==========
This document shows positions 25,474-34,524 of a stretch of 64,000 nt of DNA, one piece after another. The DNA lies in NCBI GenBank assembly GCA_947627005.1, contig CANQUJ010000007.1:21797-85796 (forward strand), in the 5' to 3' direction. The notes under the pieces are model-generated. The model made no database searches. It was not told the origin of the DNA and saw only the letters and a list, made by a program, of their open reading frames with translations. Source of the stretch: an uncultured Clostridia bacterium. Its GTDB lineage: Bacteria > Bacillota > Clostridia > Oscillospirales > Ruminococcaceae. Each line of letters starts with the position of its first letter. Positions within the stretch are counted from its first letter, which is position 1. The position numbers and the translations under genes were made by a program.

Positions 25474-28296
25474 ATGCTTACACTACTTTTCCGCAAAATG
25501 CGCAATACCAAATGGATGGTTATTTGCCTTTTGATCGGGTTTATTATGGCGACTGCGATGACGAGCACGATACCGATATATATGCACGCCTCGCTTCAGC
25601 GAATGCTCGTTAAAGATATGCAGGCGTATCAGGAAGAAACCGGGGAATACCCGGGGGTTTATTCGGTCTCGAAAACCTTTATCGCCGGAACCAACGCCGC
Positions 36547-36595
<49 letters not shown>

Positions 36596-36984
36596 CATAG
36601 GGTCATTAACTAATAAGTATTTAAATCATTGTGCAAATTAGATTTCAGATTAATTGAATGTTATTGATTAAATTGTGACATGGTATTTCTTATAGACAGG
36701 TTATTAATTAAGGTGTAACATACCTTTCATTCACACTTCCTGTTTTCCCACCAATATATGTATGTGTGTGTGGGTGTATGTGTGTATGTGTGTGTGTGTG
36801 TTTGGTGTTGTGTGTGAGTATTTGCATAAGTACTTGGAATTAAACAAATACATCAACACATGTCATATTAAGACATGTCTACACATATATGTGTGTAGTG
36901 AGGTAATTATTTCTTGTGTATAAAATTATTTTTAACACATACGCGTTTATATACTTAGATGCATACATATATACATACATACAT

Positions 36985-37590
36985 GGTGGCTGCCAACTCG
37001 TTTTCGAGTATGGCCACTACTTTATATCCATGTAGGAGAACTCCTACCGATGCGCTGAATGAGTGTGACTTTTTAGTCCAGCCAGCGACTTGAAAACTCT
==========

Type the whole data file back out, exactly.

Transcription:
This document shows positions 25,474-34,524 of a stretch of 64,000 nt of DNA, one piece after another. The DNA lies in NCBI GenBank assembly GCA_947627005.1, contig CANQUJ010000007.1:21797-85796 (forward strand), in the 5' to 3' direction. The notes under the pieces are model-generated. The model made no database searches. It was not told the origin of the DNA and saw only the letters and a list, made by a program, of their open reading frames with translations. Source of the stretch: an uncultured Clostridia bacterium. Its GTDB lineage: Bacteria > Bacillota > Clostridia > Oscillospirales > Ruminococcaceae. Each line of letters starts with the position of its first letter. Positions within the stretch are counted from its first letter, which is position 1. The position numbers and the translations under genes were made by a program.

Positions 25474-28296
25474 ATGCTTACACTACTTTTCCGCAAAATG
25501 CGCAATACCAAATGGATGGTTATTTGCCTTTTGATCGGGTTTATTATGGCGACTGCGATGACGAGCACGATACCGATATATATGCACGCCTCGCTTCAGC
25601 GAATGCTCGTTAAAGATATGCAGGCGTATCAGGAAGAAACCGGGGAATACCCGGGGGTTTATTCGGTCTCGAAAACCTTTATCGCCGGAACCAACGCCGC
Positions 36547-36595
<49 letters not shown>

Positions 36596-36984
36596 CATAG
36601 GGTCATTAACTAATAAGTATTTAAATCATTGTGCAAATTAGATTTCAGATTAATTGAATGTTATTGATTAAATTGTGACATGGTATTTCTTATAGACAGG
36701 TTATTAATTAAGGTGTAACATACCTTTCATTCACACTTCCTGTTTTCCCACCAATATATGTATGTGTGTGTGGGTGTATGTGTGTATGTGTGTGTGTGTG
36801 TTTGGTGTTGTGTGTGAGTATTTGCATAAGTACTTGGAATTAAACAAATACATCAACACATGTCATATTAAGACATGTCTACACATATATGTGTGTAGTG
36901 AGGTAATTATTTCTTGTGTATAAAATTATTTTTAACACATACGCGTTTATATACTTAGATGCATACATATATACATACATACAT

Positions 36985-37590
36985 GGTGGCTGCCAACTCG
37001 TTTTCGAGTATGGCCACTACTTTATATCCATGTAGGAGAACTCCTACCGATGCGCTGAATGAGTGTGACTTTTTAGTCCAGCCAGCGACTTGAAAACTCT